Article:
Former Museum Director Indicted in Theft of Space Artifacts

Max Ary, the former director of the Kansas Cosmosphere and Space Center has been indicted on charges of stealing artifacts from the space flight museum in Hutchinson, Kan., and selling them, according to a press statement released today by the U.S. Justice Department.

In the 11-count indictment, Ary was charged with two counts of wire fraud; three counts of mail fraud; two counts of theft of government property; and three counts of interstate transportation of stolen property. In an 11th count, the government is seeking the forfeiture of any proceeds Ary obtained from the alleged crimes.

"We are prosecuting this case on behalf of NASA and others who have entrusted valuable historical artifacts to the Cosmosphere's keeping," Eric Melgren, U.S. Attorney said. "It is significant to all Americans that the history of this nation's heroic exploration of space be preserved and retold to each new generation, and it is important to the citizens of Kansas that the integrity of one of the state's most valuable educational resources be protected."

Ary was the president and CEO of the Cosmosphere from February 1976 to September 2002. Today, he is director of the Omniplex Science Center in Oklahoma City.

According to the indictment, the Cosmosphere has received on loan artifacts from the American space program provided by the National Aeronautics and Space Administration (NASA), the Smithsonian, the United States Air Force, the National Air and Space Museum and the National Aeronautics and Space Administration through the Johnson Space Center in Houston.

As director, Ary signed loan agreements with NASA accepting responsibility for the safekeeping of the artifacts and acknowledging the conditions of the loan, which prohibited the objects from being sold. The Cosmosphere did not receive title to the artifacts and it could not unilaterally dispose of NASA property without obtaining NASA's prior authorization.

The indictment alleges that Ary:

  • Failed to advise NASA of the loss of an Omega mock-up astronaut's watch valued at $25,000 even after an insurance claim was submitted and a payment was made for the loss. NASA loaned the replica of watches worn by astronauts during space missions to the Cosmosphere, but was not told of the insurance payment and did not receive any of the proceeds. Ary signed documents reporting to NASA that the watch was still in the Cosmosphere's possession.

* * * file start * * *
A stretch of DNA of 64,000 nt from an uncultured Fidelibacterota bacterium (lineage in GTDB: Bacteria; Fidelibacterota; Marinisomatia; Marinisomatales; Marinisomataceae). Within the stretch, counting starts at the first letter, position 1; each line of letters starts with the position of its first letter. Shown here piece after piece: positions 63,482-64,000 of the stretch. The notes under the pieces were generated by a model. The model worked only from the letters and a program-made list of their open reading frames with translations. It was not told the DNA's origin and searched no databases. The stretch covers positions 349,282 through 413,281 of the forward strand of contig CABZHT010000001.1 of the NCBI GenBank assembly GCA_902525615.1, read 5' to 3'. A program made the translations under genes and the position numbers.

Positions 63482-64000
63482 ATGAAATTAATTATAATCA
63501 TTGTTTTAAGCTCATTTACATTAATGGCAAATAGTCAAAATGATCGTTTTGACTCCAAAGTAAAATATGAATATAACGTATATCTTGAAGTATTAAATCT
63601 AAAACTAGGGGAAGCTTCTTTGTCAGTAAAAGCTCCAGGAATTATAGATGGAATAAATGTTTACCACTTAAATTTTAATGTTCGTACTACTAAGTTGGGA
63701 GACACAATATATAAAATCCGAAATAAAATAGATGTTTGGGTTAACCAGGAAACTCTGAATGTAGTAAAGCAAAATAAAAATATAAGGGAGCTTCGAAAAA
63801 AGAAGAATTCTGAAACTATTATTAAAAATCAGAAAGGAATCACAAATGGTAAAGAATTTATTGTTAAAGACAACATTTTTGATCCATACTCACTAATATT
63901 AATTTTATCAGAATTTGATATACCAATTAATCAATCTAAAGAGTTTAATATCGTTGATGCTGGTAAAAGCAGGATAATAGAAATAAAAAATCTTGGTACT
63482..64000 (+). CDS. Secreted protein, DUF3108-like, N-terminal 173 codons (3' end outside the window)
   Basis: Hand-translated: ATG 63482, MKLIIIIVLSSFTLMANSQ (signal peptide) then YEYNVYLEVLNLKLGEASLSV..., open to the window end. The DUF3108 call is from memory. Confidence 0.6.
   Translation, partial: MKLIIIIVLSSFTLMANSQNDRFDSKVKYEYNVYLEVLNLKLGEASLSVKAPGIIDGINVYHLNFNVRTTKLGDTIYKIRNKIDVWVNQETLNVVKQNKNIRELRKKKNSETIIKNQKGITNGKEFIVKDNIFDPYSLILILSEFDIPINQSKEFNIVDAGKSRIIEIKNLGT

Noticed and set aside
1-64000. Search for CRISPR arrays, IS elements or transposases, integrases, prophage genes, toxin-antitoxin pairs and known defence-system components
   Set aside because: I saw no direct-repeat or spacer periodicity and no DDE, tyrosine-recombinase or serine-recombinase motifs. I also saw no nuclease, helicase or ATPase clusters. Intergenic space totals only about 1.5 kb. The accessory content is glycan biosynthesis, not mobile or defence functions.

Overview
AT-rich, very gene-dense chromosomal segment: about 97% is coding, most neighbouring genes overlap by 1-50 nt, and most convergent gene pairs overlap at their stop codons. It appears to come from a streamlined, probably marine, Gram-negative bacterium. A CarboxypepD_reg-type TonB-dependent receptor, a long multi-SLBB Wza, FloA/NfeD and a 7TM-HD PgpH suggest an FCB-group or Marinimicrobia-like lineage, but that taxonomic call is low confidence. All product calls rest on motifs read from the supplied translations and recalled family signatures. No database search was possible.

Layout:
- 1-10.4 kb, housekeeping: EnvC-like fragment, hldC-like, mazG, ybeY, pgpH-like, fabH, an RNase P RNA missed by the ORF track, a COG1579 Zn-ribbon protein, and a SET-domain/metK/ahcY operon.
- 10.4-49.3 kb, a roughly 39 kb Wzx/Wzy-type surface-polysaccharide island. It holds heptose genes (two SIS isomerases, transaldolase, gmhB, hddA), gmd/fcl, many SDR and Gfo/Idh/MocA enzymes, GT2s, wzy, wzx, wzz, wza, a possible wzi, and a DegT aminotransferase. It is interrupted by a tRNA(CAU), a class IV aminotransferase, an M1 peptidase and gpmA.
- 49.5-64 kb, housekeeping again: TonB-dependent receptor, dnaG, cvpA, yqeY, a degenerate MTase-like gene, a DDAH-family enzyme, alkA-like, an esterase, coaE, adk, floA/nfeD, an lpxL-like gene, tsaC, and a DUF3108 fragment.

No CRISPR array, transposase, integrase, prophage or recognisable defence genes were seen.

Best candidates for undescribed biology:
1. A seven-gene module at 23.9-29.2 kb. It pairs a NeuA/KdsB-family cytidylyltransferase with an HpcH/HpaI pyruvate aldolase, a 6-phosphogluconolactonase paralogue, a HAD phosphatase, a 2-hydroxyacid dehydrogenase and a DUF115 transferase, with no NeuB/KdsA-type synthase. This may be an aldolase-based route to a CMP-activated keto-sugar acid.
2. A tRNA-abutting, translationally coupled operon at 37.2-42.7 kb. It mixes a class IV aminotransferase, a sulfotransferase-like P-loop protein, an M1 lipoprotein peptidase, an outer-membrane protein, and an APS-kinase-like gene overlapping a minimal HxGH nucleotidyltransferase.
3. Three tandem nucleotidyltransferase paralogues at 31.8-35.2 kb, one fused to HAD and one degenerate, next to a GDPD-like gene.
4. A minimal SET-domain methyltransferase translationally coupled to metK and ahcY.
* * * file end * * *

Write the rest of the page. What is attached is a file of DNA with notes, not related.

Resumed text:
• Deposited into his personal accounts more than $35,000 from an auction in 1999 in which he sold items through a California auction house that were listed on the books and records of the Cosmosphere as property of the museum or were loaned to the Cosmosphere by NASA.
  • Deposited more than $45,000 into his personal accounts from an auction in 2000 in which he sold items that were the property of the Cosmosphere.
  • A nose cone
  • A NASA silk screen
  • A photographic spot meter
  • An RX3 spacesuit component
  • Apollo 8 silk screens
  • n Apollo 11 silk screen
  • A flown Apollo 13 bus bar battery cable
  • A flown sextant crown assembly
  • An in-flight crew shirt
  • An Air Force One control panel
  • A Noun 70 Code panel, loaned to the Cosmosphere by NASA that had been flow in space. It sold for $3,400. On April 4, 2001, Ary signed a report to NASA falsely stating the panel was still in the museum's collection.
  • A flown Apollo 12 water shut-off valve
  • A rotation controller
  • A purge valve for a spacesuit
  • A film canister

Join our Space Forums to keep talking space on the latest missions, night sky and more! And if you have a news tip, correction or comment, let us know at:

Robert Z. Pearlman Editor, Contributor

Robert Pearlman is a space historian, journalist and the founder and editor of, an online publication and community devoted to space history with a particular focus on how and where space exploration intersects with pop culture. Pearlman is also a contributing writer for and co-author of "Space Stations: The Art, Science, and Reality of Working in Space” published by Smithsonian Books in 2018. He previously developed online content for the National Space Society and Apollo 11 moonwalker Buzz Aldrin, helped establish the space tourism company Space Adventures and currently serves on the History Committee of the American Astronautical Society, the advisory committee for The Mars Generation and leadership board of For All Moonkind. In 2009, he was inducted into the U.S. Space Camp Hall of Fame in Huntsville, Alabama. In 2021, he was honored by the American Astronautical Society with the Ordway Award for Sustained Excellence in Spaceflight History.